Picking up again on the idea of childlike curiosity I want to encourage you that growing up does not mean stopping playing.
Educationalist Dr Peter Gray rightly explains:
“Perhaps play would be more respected if we called it something like “self-motivated practice of life skills,” but that would remove the lightheartedness from it and thereby reduce its effectiveness. So we are stuck with the paradox. We must accept play’s triviality in order to realize its profundity.”
Sometimes we get a little big for our boots in the prayer closet and think we have to approach the whole affair of prayer with mock seriousness. Don’t misunderstand me, I’m not talking here about overtly disrespectful or irreverent behaviour, just a recognition that we are not quite the warriors of Heaven we sometimes make ourselves out to be.
Developing in prayer is as much an act of imagination and creative exploration as it is learning techniques, principles, and processes. Discipline and delight co-exist in the same closet.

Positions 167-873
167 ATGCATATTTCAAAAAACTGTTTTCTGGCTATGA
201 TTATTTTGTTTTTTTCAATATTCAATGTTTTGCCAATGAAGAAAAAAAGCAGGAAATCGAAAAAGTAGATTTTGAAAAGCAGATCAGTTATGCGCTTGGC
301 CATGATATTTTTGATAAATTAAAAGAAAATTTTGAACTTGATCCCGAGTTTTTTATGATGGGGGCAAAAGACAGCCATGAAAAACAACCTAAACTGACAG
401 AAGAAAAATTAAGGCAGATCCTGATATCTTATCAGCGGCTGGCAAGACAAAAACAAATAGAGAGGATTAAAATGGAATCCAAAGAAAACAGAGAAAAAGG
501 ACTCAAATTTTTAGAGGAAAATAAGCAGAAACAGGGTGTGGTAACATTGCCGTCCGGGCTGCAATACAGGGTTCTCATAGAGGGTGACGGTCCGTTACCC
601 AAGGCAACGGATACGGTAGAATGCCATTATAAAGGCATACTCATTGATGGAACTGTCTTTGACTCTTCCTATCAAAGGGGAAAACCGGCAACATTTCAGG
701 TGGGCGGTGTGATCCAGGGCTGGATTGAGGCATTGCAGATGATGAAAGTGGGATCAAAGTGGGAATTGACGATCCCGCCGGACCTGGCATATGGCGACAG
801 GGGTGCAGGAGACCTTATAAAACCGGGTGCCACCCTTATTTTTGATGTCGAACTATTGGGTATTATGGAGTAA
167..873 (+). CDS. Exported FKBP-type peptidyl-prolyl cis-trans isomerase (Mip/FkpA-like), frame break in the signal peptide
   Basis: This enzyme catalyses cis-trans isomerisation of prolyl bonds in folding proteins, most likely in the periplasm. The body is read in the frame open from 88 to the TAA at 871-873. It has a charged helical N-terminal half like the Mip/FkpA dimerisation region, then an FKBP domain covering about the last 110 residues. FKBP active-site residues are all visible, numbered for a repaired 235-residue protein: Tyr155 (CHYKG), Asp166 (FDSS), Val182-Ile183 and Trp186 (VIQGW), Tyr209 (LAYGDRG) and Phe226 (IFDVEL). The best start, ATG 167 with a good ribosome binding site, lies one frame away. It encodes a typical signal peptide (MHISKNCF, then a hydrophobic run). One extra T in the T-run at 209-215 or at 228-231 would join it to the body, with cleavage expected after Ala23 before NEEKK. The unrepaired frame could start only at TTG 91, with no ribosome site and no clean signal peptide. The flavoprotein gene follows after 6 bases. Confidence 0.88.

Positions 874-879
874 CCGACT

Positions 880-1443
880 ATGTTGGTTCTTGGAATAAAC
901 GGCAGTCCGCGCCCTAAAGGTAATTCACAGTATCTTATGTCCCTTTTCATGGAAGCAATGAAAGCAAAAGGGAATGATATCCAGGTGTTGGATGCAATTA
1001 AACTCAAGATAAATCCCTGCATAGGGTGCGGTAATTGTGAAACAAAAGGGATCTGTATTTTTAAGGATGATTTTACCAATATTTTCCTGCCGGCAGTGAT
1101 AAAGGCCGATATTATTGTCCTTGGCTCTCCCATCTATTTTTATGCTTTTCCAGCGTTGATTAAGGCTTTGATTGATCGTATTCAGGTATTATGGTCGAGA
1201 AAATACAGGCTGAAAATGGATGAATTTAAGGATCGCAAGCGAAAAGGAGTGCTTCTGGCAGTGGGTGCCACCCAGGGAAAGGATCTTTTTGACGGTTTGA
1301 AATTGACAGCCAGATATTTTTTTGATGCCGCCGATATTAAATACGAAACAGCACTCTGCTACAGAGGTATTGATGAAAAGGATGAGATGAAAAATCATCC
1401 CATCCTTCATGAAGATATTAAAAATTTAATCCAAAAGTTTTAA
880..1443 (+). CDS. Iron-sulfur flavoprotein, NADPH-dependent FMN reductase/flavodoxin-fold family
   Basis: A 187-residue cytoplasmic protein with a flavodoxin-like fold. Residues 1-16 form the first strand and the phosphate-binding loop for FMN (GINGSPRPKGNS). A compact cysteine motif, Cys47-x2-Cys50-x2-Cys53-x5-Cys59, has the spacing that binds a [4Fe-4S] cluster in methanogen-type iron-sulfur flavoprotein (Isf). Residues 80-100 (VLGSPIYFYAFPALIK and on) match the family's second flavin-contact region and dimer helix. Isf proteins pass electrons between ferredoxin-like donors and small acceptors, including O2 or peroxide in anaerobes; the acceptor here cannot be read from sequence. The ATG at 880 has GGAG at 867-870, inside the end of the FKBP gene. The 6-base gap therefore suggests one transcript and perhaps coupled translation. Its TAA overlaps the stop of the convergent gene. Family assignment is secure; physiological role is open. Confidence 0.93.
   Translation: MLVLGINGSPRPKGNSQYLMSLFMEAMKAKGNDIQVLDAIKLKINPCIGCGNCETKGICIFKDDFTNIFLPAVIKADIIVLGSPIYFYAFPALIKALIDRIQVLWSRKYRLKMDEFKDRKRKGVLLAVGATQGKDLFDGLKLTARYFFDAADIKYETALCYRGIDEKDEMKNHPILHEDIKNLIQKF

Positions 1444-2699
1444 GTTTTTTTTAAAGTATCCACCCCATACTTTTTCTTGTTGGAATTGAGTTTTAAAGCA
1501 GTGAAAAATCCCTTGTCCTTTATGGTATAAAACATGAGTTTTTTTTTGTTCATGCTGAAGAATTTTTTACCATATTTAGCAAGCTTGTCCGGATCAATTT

Some of the most profound times of learning, breakthrough, and growth for me have been when I let go of my self-consciousness and embarked on emotionally wholehearted experiments with the Holy Ghost.
You need to understand that the secret place of prayer can safely become a secret place of play. God is a Father who loves to play with His children. The Holy Spirit is a joyful companion, not a miserable schoolmaster.
In this regard, I encourage you to shake off the dust and start dancing!
Lift up your voice and sing!
Roll out the red carpet and invite the Holy Ghost to lift you, spin you, change you, challenge you, delight and discipline you. Don’t be fearful to be free.
The wonder of private prayer is that only God can see you, only He is hearing, and He knows you inside out. You may look awesome and be revered by other people, but here in the prayer closet, you are just a kid in His Father’s embrace.
Sure there are times to be serious, but not all the time!
Plus, we never begin any endeavour as an expert. We become skilled and accurate by practice. And we often practice through play.